Not all the adverts around the World Cup are endorsed by FIFA. Some companies pay millions to secure the advertising and sponsorship rights. This allows them to align their brand with the official FIFA World Cup trade marks and to be seen as an associated brand for the tournament.
Others have a media association – such as TV channels with broadcast rights.
Then there are the brands who simply use the football theme, or a famous footballer, to suggest an association without going all the way.
Watch the World Cup 2018 advertisements
Featuring music from N.E.R.D. and Future, this big budget ad features a wealth of big names. Here’s the full list.
Footballers: Leo Messi, Mo Salah, Paul Pogba, Gabriel Jesus, Roberto Firmino, Javier Hernandez, Dele Alli, Bernardo Silva, Mesut Ozil, Luis Suarez, Jesse Lingard, David De Gea, Son Heung Min, Shinji Kagawa, Lindsey Horan, Melissa Lawley, Ellen White, Mille Bright, Florencia Galarza, Ellyse Perry (also a cricketer). Sports celebrities: David Beckham, Zinedine Zidane, Mourinho. Additional celebs and superstars: Karlie Kloss, Lu Han, Eddie Peng, Fan BingBing, Dok2, Sean, Yury Dud; NFL hero Von Miller; tennis champion Caroline Wozniacki; NBA star Damian Lillard; baseballers Aaron Judge and Justin Turner; skateboarder Nora Vasconcellos. Street footballers and freestylers: Billy Wongrove, Jeremy Lynch, Caitlyn Schrepfer, Melody Donchet, Hani, Trafalgar, Sean Garnier, Jack Downer, Jeremy Kikeba, Naoui Ahamada, Simo Jephte, Scott Penders. MCs: Pharrell Williams, A$AP Ferg, Eason Chan, Stormzy, Kehlani and Suchmos.
Directed by Guy Ritchie, this ad for Beats by Dre features Fyodor Smolov, David De Gea, Eden Hazard, Thierry Henry, Patrice Evra, Raúl Jiménez and Serena Williams.
20 years after its iconic airport advert starring Ronaldo and Romario, Nike has faithfully recreated the finale to that France ’98 advert with the original Ronaldo. It is one of the most iconic World Cup adverts – Ronaldo, Romario, Roberto Carlos and the rest of Brazil’s 1998 World Cup squad running amok in an airport to a hypnotic samba beat.
You can watch that original ad below.
And now. Does Zlatan need any introduction?
Zlatan, who retired from international football in 2016, set tongues wagging that he might play for real in Russia with Sweden. He’s not there but could have been – he started his LA Galaxy career at the age of 36 with three goals in his first three Major League Soccer matches.
Hold on a moment. Thierry Henry used to tell us that Renault cars had “vavavoom”. Now he’s endorsing Hyundai in this ad. Maybe he drives one of each.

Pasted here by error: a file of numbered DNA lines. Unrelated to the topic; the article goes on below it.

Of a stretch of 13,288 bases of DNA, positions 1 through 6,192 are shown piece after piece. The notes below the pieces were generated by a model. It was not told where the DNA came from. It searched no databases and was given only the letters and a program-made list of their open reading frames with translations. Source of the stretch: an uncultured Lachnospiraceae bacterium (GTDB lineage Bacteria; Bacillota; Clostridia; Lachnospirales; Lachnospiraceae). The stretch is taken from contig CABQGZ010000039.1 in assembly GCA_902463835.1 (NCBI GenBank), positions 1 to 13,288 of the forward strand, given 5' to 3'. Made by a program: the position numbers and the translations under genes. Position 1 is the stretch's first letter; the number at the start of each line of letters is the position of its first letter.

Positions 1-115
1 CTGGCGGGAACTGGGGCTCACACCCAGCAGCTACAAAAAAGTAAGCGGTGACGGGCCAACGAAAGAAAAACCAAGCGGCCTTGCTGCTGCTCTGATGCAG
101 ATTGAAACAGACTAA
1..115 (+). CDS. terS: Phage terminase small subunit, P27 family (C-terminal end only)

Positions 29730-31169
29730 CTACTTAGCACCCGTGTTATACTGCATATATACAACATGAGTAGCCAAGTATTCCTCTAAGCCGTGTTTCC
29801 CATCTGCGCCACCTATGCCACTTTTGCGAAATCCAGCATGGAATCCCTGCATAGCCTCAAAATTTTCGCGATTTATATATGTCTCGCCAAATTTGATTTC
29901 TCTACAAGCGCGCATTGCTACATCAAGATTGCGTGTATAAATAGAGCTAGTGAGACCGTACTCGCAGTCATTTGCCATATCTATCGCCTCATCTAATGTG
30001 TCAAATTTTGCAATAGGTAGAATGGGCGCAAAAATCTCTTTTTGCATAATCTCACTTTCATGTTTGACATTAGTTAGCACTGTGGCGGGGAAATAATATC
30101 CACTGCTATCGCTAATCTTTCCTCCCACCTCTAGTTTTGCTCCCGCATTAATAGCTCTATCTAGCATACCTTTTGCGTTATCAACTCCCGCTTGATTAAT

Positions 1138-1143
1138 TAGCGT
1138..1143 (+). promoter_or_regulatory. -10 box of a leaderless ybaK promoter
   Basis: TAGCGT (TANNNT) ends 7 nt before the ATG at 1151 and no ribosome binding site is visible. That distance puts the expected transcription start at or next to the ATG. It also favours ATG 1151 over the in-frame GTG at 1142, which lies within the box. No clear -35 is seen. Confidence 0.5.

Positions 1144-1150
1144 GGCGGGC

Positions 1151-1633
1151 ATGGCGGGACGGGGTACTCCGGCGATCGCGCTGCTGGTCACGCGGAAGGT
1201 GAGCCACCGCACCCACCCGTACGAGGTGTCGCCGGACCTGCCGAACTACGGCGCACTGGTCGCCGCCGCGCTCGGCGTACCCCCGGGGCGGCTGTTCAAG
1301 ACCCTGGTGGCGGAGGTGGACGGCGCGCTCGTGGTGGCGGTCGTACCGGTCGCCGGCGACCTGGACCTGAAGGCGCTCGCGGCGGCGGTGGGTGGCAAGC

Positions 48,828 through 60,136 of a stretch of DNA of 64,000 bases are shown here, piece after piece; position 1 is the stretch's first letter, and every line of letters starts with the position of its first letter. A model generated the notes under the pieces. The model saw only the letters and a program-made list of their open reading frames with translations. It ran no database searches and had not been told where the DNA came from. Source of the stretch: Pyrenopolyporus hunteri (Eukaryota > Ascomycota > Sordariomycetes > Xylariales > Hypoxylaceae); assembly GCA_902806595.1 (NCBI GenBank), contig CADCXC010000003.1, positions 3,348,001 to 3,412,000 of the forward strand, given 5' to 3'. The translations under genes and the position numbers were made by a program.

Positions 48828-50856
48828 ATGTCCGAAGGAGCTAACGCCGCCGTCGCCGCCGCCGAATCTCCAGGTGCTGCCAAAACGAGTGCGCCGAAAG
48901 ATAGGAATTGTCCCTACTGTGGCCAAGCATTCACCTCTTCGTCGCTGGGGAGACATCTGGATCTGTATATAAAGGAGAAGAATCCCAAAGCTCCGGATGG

The Budweiser “official beer of the World Cup” advert is visually stunning and a lot of fun, but the idea has a lot of flaws. Imagine a swarm of drones flying into a stadium without causing a security alert. Not to mention the fact that you probably aren’t allowed to drink beer in your seat during the World Cup. And then there is the issue of shaking up a bottle before you open it.
McDonald’s UK is using the World Cup to promote its McDelivery service in partnership with Uber Eats. Andrea Pirlo provides the “acting”.
Here’s another McDelivery ad without the mention of Uber Eats.
Bwin’s “Who stole the cup” is played like a heist where four World Cup stars of yesteryear are trying to out-do each other in stealing the trophy.
The Iceland team promotes Icelandair with a 90-minute special ride offer.
LG created a Gogglebox-style ad featuring England players.
Coco Pops created some football stickers with Panini, but was careful not to imply they were World Cup stickers.
This is a beer advert. Watch the whole thing and then remember it is for beer.
Currys PC World doing the old post-match interview routine.
Nicole Scherzinger promotes Qatar Airways with a rendition of Dancing In The Street that sounds like it is more of an advert for Autotune than an airline.
Paddy Power knew there would be a lot of talk of VAR at this World Cup, so it was smart to make that the feature of its advert.
I reckon Gatorade must be regretting the money it spent on this after the first match by Argentina at the finals, and Messi’s performance in it.
Pepsi Nigeria wants everyone to think that patriotism and Pepsi are integrally linked.
In the international advert, Messi, Kroos, Marcelo, Alli, Lloyd and Dos Santos paint the town blue.
Lidl teams up England stars with future stars for this bit of fun. What’s not to like?
I love the pay-off line at the end of that one, but this next one is my favourite of the two.
New Balance uses its association with certain players to create a perceived link with the World Cup.
This is where these World Cup adverts get a bit pointless.
The Vivo ad is clearly an ad for a phone. Or is it for a beer, or a cola, or a TV company? It’s so similar to loads of other ads, there’s no differentiation and the product doesn’t stand out very well.